That is the headline from an Avalere report. The top 5 Exchange plans in the state of Washington increased premiums between 6 and 12%. The Exchange plans with market share ranks of 6 or 7, on the other hand, had increases between 0-2% and the 8th place plans even cut rates by almost 7%. Is this a case of the big guys gouging patients?
Actually, the answer is no. Although market leaders did increase rates as a percentage, the premium rates for the top 5 exchange plans in Washington State are actually below plans 6-8. For instance, Blue Cross (the market leader) raised rates by 8.1%, but their 2015 rates ($273.81/month) are still the lowest of all Washington plans. On the other hand Kaiser raised rates by only about 1%, but its 2015 rates ($335.21/month ) are among the highest in Washington.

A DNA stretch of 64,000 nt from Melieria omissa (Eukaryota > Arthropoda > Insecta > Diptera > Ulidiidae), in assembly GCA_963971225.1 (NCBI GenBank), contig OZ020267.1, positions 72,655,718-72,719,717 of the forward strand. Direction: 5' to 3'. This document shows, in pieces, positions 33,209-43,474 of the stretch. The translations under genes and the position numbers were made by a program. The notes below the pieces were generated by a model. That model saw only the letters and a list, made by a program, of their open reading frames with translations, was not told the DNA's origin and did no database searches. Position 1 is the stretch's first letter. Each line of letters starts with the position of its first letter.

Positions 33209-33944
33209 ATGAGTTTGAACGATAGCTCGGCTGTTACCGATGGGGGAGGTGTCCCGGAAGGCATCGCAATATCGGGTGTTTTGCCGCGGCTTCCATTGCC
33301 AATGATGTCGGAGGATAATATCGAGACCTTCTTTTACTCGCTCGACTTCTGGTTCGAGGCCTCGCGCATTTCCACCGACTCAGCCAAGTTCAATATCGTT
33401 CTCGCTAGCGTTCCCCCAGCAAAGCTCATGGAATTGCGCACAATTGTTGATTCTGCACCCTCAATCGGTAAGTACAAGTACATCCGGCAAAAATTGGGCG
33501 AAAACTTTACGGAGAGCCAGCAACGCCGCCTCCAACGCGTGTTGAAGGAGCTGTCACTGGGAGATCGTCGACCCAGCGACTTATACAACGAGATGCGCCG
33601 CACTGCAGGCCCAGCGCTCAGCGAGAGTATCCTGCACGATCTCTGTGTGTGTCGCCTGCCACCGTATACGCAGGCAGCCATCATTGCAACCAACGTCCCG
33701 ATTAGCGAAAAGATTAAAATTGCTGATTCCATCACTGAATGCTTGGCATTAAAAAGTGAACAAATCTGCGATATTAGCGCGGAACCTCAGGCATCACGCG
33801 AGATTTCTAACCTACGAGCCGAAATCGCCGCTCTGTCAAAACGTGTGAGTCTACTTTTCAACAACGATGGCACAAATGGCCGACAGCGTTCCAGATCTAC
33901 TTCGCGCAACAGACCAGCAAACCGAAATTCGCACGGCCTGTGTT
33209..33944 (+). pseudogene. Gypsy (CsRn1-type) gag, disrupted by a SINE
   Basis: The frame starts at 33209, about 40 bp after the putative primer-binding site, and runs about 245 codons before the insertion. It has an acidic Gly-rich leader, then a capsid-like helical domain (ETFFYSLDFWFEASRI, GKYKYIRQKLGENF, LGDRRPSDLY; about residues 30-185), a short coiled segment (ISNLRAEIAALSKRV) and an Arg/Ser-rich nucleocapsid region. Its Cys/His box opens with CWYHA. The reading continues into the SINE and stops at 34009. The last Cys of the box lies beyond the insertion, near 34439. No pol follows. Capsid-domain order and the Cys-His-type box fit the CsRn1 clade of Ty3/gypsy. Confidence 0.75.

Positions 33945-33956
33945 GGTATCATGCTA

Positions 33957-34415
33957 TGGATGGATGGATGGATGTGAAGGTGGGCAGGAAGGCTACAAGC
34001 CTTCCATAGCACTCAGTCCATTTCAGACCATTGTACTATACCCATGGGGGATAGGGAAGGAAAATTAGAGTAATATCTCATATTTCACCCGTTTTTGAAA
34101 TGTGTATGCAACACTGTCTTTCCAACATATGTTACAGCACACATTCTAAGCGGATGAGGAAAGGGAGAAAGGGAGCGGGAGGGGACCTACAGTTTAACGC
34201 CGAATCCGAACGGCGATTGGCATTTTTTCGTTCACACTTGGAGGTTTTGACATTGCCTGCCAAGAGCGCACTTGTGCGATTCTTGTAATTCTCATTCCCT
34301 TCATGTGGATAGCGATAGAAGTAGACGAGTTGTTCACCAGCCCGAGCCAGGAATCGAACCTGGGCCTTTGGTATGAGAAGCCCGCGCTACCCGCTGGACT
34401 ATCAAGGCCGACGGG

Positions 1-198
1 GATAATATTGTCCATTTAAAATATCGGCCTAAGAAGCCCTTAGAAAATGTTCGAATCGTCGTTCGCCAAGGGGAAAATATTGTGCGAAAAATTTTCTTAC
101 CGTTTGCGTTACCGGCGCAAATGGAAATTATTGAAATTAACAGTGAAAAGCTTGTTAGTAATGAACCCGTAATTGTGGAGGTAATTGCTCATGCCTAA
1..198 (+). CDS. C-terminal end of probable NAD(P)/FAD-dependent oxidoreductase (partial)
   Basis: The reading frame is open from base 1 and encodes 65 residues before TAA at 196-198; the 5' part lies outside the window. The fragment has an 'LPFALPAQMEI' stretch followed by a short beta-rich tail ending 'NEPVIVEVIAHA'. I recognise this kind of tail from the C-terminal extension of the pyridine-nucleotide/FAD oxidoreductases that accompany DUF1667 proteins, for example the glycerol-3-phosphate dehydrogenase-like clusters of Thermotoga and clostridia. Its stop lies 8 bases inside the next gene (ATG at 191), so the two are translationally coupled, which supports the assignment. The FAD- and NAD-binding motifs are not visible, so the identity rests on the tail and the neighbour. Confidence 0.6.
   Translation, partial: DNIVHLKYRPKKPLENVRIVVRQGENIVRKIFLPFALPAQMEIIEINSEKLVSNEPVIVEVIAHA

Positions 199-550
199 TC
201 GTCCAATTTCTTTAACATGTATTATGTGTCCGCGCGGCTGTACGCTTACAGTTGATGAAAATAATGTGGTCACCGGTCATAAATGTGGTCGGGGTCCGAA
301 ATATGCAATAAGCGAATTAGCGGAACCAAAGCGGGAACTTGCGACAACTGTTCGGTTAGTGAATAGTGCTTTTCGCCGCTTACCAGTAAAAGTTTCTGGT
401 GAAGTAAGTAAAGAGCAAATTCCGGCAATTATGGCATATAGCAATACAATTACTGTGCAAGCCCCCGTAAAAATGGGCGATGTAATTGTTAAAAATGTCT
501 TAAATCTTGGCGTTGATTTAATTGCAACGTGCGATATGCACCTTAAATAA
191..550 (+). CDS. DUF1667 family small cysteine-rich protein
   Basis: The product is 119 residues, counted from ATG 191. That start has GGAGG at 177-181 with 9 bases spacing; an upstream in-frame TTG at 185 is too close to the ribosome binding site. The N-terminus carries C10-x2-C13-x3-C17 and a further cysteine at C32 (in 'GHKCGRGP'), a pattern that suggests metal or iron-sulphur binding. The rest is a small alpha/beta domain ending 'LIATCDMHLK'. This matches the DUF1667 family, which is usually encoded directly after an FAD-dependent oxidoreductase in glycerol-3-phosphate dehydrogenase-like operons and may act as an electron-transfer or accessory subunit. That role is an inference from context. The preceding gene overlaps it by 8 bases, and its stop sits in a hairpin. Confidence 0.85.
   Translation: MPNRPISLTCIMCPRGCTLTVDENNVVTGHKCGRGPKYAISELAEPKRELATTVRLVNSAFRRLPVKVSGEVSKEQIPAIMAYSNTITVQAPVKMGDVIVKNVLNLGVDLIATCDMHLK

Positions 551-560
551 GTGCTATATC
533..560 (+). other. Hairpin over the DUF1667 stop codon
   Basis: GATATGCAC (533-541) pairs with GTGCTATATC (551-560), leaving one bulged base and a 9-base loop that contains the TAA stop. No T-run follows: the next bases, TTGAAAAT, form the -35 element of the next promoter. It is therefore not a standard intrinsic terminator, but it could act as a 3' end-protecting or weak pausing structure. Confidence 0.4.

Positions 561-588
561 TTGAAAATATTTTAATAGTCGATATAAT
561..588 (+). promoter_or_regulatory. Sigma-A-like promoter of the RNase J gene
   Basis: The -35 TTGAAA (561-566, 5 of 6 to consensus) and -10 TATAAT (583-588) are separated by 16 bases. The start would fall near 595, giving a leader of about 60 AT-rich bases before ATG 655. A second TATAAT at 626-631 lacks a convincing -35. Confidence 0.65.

What can explain this phenomenon. First, this could be a case of regression to the mean where the lowest price plans raise their rates. Second, it could be the case that market leaders intentionally underpriced the plans to gain market share with the intention of later raising rates. Changing health insurance has transcaction cost. For instance, you need to find a new doctor. Additionally, if you pick a new plan, you need to research which plan is best for you and your family which can be time intesive. Thus, underpricing health insurance in the first year of the Exchange may have been an optimal strategy. Third, this could be the case of increase competition. Health plans with lower market share may want to gain market share. One way to do this is to lower their prices (or in this case, increase prices more slowly than the big guys).